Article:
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Richardson flashes athleticism and humor on Day 1

Jets defensive tackle Sheldon Richardson during the team's

Jets defensive tackle Sheldon Richardson during the team's first day of rookie minicamp in Florham Park, N.J. (May 10, 2013) Credit: James Escher

Long before he was a first-round draft pick, Sheldon Richardson decided he wasn’t going to let his size hold him back.

“I was always the chubby kid in class that everybody picked on,” said the 6-3, 294-pound rookie defensive tackle. “I was. And I played with a chip on my shoulder. I still feel like I’m the same kid.

“I like to do what skinny guys do. (If they) dunk a basketball, I want to jump as high as (them) and dunk a basketball. I happen to be able to dunk a basketball because of it. I have fun. I’m a kid out there.”

The St. Louis native -- who was selected 13th overall using the draft pick given to the Jets by Tampa Bay in the last month’s Darrelle Revis trade – said his versatility is his biggest asset. At 275 pounds, he returned punts and kickoffs in high school, he said.
And it’s his skill, passion and athleticism that made the former Mizzou defensive lineman one of the highest-rated players on the Jets’ draft board.

“It’s never a weakness,” he said of his versatility. “All you have to do is adjust and know what you are doing.”

Rex Ryan saw that up close and personal on Friday.

“On defense, it was pretty obvious who stood out there – I mean Sheldon Richardson was good,” the coach said following the team’s first rookie minicamp practice. “I don't want to but expectations too high but, yeah, he was impressive to say the least.”

Richardson, who played both nose tackle and three-technique tackle during practice, said the speed of the NFL is much different than in college.

“Way faster,” said the former Mizzou standout. “Not as much banging, but it’s way faster. Less reps, when you get in you have to make sure your reps are perfect. You have to get your technique down.”

Richardson said he mostly was worried about being overly aggressive on the practice field. Ryan, however, didn’t mind the extra effort.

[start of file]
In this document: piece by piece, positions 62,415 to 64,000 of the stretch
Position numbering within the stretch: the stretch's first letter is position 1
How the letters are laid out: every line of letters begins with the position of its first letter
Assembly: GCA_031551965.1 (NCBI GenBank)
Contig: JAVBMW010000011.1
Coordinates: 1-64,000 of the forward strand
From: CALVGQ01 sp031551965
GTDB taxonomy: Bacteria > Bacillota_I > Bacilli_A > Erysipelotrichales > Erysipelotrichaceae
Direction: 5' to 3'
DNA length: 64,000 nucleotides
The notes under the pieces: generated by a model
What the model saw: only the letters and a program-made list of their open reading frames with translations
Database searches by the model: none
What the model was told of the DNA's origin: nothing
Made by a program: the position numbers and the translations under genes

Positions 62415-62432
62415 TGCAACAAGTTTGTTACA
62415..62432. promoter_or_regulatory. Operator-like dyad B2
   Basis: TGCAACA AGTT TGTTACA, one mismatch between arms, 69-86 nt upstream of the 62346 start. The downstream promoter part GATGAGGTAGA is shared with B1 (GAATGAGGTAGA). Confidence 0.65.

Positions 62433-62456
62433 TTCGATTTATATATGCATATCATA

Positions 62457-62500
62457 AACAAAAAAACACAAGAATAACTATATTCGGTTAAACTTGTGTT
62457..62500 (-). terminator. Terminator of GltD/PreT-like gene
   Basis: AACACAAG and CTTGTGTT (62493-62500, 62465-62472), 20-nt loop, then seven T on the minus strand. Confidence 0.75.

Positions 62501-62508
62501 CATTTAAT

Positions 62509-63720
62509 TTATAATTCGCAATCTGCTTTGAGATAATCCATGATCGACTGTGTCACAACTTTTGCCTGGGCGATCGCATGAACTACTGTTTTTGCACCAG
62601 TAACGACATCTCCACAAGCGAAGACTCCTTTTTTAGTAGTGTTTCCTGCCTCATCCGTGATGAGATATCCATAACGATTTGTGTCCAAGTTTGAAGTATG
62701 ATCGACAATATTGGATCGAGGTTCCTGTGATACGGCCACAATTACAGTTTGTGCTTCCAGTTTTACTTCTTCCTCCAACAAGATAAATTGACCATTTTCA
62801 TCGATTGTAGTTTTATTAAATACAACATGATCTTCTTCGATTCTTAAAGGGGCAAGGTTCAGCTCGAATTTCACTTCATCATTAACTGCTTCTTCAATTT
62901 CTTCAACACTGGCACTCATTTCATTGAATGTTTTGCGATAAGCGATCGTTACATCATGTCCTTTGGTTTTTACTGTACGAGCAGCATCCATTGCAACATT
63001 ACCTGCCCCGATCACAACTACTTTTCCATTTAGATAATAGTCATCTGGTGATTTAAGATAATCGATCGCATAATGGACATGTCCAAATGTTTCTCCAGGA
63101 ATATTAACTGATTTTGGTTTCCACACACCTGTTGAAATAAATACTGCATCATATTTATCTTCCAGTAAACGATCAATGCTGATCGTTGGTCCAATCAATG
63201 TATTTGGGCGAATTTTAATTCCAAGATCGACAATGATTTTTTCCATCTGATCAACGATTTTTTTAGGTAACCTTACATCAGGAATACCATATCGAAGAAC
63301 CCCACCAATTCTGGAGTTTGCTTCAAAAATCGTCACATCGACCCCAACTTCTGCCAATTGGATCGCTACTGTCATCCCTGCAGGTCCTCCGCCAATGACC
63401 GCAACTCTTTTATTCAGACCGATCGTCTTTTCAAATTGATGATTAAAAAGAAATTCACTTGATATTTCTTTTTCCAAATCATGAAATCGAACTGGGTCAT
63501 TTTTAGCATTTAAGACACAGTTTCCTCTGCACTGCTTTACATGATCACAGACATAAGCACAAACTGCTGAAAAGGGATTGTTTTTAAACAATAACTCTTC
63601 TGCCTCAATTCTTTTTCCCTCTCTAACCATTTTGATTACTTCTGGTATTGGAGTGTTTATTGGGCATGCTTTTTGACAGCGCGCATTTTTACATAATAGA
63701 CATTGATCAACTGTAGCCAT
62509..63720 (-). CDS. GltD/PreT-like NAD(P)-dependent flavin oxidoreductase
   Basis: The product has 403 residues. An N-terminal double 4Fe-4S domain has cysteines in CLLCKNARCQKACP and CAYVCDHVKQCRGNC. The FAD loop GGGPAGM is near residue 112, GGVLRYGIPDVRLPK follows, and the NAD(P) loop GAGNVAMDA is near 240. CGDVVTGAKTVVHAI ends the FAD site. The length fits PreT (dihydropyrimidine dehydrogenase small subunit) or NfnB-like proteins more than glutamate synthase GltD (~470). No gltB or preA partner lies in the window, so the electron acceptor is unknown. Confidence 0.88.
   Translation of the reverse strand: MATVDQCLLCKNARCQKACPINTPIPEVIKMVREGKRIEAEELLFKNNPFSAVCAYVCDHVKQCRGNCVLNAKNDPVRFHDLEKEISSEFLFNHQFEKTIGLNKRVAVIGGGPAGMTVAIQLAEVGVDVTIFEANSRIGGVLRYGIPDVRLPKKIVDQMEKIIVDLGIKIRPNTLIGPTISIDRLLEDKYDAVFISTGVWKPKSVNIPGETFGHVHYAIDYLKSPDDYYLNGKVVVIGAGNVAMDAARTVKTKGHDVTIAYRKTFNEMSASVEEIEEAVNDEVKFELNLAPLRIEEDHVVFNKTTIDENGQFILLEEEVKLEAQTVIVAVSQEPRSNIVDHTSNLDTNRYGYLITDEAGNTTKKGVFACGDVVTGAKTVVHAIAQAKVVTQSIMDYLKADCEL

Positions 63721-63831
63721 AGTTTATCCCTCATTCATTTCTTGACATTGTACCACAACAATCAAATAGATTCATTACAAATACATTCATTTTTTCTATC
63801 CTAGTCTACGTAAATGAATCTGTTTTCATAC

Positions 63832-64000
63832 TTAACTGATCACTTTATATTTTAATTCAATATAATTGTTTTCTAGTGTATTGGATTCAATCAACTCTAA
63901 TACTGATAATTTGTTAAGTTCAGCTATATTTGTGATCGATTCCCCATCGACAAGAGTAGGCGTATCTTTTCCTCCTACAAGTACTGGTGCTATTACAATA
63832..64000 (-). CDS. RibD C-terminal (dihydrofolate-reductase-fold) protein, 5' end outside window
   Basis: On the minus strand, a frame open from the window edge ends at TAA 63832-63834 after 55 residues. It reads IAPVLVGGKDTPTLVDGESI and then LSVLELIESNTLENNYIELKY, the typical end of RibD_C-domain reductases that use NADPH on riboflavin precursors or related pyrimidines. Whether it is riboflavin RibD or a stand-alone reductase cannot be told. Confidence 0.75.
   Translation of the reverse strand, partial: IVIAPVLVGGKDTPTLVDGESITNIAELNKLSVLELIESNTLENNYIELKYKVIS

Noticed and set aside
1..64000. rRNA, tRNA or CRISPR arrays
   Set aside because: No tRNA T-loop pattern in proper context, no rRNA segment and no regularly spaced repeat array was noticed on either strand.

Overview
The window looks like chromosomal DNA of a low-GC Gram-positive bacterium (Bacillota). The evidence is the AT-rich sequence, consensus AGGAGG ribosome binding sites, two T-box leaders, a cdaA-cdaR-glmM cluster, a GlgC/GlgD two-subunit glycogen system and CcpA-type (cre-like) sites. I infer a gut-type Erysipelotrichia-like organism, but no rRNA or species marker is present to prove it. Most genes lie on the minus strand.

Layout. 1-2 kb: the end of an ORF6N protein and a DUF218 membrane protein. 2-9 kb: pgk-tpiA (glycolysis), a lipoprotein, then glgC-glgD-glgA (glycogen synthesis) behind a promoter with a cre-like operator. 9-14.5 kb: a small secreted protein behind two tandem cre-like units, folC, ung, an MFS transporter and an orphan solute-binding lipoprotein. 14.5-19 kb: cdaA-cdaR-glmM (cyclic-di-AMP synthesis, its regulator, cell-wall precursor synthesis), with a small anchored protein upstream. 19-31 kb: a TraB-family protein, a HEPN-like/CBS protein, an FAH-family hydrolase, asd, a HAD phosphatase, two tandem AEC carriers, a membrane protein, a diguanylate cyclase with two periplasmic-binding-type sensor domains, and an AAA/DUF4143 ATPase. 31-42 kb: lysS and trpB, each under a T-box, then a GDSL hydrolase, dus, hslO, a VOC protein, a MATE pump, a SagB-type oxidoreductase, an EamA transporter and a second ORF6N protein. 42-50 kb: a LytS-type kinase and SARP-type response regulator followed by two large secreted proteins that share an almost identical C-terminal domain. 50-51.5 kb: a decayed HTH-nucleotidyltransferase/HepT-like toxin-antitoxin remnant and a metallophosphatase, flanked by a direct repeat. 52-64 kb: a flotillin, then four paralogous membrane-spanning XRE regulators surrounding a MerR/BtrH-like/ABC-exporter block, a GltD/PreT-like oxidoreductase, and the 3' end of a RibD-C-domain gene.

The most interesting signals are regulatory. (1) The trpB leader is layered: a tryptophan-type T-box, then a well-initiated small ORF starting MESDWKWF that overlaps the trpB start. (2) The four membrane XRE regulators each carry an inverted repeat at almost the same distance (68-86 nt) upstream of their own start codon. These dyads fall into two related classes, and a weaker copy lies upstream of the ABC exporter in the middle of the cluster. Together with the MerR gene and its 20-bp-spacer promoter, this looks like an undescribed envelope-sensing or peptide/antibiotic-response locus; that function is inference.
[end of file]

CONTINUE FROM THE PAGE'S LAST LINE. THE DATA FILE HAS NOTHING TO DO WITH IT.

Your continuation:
“There’s that old saying: ‘You can always slow them down, it’s hard to speed them up.’ That’s a good thing,” said the coach.

Asked about playing Richardson at nose tackle, Ryan responded: “Well, we move them around. Depending on our call, you can have a guy at nose, you can have him at 3-(technique), you can have him at 5-(technique), there are several different things that he can do.

“But one thing we saw, explosiveness, effort to the football, the guy loves to play, you can already tell that. You could have doubled (the length of) that practice and he would have been fine.

“I understand people saying: ‘He should go to a 4-3 team.’ Well, half our defense was played in a 4-3, at least. It doesn’t matter. Our thing is, just give us a good football player and this system will make a good player great. We’ll see what he does.”

Though the Jets were linked to various defensive linemen – Barkevious Mingo, Dion Jordan and Jarvis Jones – general manager John Idzik said during the draft that Richardson was one of the top 4 players on their draft board. On Friday, Ryan reiterated the team’s excitement about landing the athletic lineman.

“When John was talking about, ‘Hey, well there’s a chance we may be able to get him,’ all of us were like, “Really? That would be awesome.”  

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